My sister Emily came up for a couple of days to help out and she was coloring with the kids this afternoon while I did some studying. She’s a pretty good artist, and of course the kids were intrigued and wanted to do their own coloring too.

Evening Dressup for Eva

favorite moments - Eva plays dressup
After her bath, Eva went looking through her sister’s clothes and came out with this nightgown. She looked like a baby from Peter Pan with the long, long nightgown. Her hair has the softest curl in the end, just over the back of the nightgown–it’s not very visible in this picture, but it is adorable. She’s always reminding me of a vintage poster-child for a Peter Pan book or something from Winnie the Pooh.

Those are a few of my sweet moments today. Hope you’ve had some sweetness in your day too!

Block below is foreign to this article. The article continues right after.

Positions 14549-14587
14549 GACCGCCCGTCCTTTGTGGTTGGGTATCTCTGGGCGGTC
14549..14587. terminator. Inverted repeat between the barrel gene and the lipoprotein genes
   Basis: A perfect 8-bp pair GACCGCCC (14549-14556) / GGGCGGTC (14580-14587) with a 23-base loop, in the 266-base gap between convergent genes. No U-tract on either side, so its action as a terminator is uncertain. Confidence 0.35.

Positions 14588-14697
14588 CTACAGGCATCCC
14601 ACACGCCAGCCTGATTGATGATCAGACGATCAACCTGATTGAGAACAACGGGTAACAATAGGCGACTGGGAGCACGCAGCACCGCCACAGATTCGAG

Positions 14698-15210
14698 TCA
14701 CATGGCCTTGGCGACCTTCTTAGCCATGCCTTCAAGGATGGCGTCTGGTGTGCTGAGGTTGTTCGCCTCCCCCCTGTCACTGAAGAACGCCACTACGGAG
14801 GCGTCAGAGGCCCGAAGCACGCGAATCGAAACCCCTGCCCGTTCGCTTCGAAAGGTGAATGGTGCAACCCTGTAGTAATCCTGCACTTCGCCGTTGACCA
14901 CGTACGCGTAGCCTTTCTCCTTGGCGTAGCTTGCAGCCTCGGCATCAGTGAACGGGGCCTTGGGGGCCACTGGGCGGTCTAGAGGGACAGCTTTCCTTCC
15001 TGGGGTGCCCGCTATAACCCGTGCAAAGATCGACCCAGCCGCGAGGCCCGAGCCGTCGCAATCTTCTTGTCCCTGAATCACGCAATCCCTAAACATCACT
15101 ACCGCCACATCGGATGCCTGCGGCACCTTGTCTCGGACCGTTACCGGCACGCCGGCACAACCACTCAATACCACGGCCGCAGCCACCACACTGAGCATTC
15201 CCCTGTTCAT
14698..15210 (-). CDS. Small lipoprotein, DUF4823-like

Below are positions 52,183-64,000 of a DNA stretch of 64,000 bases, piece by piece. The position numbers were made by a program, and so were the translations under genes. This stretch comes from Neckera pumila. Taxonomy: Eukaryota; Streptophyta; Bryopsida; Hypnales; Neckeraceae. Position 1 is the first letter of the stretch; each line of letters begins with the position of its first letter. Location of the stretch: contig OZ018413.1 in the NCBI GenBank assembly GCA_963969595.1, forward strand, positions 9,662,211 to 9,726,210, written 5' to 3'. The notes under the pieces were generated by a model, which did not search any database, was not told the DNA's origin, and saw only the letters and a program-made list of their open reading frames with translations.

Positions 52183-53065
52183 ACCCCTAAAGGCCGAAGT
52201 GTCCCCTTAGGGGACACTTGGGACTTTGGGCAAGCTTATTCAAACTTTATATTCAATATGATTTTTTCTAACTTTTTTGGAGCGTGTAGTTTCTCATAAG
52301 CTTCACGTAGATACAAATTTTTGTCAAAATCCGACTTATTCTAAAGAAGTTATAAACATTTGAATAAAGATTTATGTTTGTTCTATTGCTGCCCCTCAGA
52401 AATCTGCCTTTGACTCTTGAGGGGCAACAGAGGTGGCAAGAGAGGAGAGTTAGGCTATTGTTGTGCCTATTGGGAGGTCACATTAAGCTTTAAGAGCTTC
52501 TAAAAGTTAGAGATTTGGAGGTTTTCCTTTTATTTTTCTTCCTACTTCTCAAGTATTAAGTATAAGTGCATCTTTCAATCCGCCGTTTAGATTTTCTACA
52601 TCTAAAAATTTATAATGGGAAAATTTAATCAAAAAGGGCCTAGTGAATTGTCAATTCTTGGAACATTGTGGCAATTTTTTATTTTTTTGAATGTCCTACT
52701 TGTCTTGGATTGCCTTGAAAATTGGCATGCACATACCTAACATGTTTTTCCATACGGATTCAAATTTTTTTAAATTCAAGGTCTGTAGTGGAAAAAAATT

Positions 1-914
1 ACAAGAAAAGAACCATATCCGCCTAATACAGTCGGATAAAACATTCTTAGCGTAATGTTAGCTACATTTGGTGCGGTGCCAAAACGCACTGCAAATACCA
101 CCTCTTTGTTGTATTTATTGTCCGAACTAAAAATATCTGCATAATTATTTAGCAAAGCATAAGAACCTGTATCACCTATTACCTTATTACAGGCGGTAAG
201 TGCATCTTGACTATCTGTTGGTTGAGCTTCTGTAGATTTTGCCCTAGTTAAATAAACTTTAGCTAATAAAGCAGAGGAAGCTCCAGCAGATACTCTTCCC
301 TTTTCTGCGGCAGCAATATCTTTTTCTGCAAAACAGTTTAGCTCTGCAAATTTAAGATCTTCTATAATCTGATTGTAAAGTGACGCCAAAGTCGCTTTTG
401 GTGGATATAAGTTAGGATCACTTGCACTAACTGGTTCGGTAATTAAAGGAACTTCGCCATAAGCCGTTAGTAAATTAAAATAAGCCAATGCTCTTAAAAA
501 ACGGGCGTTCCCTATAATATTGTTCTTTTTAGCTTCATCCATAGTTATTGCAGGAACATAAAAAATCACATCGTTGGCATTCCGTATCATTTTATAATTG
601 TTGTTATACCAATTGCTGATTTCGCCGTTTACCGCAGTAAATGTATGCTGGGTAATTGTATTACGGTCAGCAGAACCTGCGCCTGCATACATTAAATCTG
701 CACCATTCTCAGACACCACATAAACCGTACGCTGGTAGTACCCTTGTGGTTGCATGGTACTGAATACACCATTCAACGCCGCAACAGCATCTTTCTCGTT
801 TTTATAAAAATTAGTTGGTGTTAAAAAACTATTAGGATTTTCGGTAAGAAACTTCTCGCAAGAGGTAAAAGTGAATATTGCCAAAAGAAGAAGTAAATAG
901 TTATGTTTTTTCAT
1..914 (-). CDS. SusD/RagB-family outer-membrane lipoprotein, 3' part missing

What I’m Reading Now: September 2017

Reading Now

When the days turn cooler I have the insatiable urge to hunker down and read. Not that that particular desire ever truly abandons me, but there’s something especially cozy about reading in cool weather. We’ve had an unusually cool and rainy September so far, so you’ll understand the state of my reading now stack. It’s a doozy. You’ve been warned.

This month I’ve been reading the Maggie Hope Series by Susan Elia Macneal as my lighter read.
reading-now-1 reading-now-2 reading-now-3

I’ve already read “His Majesty’s Hope” and “The Prime Minister’s Secret Agent”, and am now reading “Mrs. Roosevelt’s Confidante”.